Edgar Varese's flute piece is pretty terrible imo (listened to it live once, somewhat unbearable). An amazing piece that includes the flute is Mozart's Flute Concerto.

Marc Puckett said...

Am looking forward to listening to both the Varèse and the Mozart this evening. In that order, I think.

Bryan Townsend said...

It is kind of interesting to compare the Debussy with the Varèse, I think.

Marc Puckett said...

I've listened to Le merle noir, Syrinx, and Density 21.5 a few times now, and while I'm prepared to admit that the solo flute well played makes for a perfectly pleasant or at any rate interesting four minutes or so of music, am not willing to commit to anything beyond that, chiefly because I don't know enough about the intents and purposes and structure etc etc-- e.g. George Perle's 1990 book serves as the major source of the Wiki article on the Varèse and frankly I just got lost amidst the interval cycles and pitches versus pitch classes etc etc; I mean, I'm sure it's all clear to you, Bryan, and you others who know about these things but he loses me.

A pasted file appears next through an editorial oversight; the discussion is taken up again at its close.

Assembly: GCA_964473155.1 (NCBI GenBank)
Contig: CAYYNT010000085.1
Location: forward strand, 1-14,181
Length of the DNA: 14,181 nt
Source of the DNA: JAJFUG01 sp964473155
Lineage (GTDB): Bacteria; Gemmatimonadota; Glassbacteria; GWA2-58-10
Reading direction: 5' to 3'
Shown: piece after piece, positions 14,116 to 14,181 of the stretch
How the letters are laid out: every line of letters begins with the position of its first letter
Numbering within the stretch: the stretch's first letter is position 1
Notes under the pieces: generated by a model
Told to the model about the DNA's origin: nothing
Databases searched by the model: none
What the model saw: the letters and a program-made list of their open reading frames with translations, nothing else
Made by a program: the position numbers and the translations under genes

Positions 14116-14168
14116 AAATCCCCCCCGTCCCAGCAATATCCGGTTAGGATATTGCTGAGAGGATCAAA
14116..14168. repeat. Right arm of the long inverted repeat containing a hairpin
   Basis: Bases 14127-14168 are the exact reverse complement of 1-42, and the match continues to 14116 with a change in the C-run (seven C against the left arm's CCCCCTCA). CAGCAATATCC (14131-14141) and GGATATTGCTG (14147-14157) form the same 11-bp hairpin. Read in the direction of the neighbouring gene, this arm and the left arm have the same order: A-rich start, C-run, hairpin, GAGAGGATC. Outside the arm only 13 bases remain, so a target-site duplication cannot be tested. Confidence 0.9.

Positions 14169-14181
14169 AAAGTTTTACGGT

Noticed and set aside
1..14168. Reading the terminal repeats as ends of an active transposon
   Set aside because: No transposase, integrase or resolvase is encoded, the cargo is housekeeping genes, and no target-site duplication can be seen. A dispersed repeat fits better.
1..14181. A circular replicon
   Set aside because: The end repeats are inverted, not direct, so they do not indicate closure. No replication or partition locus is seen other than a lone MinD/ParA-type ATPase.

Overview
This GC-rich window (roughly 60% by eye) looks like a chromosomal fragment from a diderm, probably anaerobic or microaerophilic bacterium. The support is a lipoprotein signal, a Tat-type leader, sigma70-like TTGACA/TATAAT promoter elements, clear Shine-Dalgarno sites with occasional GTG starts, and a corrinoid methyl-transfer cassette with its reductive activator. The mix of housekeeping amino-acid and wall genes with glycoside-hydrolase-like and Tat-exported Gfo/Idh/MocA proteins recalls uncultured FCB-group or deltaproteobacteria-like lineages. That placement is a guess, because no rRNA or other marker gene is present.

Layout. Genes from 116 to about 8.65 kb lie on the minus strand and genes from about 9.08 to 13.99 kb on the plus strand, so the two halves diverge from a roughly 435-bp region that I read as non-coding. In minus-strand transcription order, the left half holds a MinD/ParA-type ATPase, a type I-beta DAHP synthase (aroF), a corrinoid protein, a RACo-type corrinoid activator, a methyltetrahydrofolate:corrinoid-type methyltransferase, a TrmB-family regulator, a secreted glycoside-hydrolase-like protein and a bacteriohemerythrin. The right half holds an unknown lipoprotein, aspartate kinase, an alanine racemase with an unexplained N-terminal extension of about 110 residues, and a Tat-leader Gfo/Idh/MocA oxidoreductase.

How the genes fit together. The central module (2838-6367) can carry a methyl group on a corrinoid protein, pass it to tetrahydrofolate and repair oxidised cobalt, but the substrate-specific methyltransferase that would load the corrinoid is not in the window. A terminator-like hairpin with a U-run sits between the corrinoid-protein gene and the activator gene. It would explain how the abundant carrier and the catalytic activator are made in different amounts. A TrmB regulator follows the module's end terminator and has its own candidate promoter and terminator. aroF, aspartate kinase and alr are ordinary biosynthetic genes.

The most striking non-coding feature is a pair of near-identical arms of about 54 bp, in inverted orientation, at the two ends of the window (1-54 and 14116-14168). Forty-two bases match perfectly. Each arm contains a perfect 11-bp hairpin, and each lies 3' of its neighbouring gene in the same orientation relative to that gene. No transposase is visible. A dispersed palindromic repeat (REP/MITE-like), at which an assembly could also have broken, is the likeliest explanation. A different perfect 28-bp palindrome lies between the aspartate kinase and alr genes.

Varèse, Scriabin, the Schönberg circle "initiate the beginning of a new mainstream tradition in the" 20th c.-- well, that I've understood, sure, sure. I wonder how Debussy fits in the 'new tradition', and Messiaen, or if their composition techniques are distinguishable from this branch of the modern tree? Hmm.

Am listening to Hélène Grimaud play Chopin, Liszt, and Schumann for an hour.

Bryan Townsend said...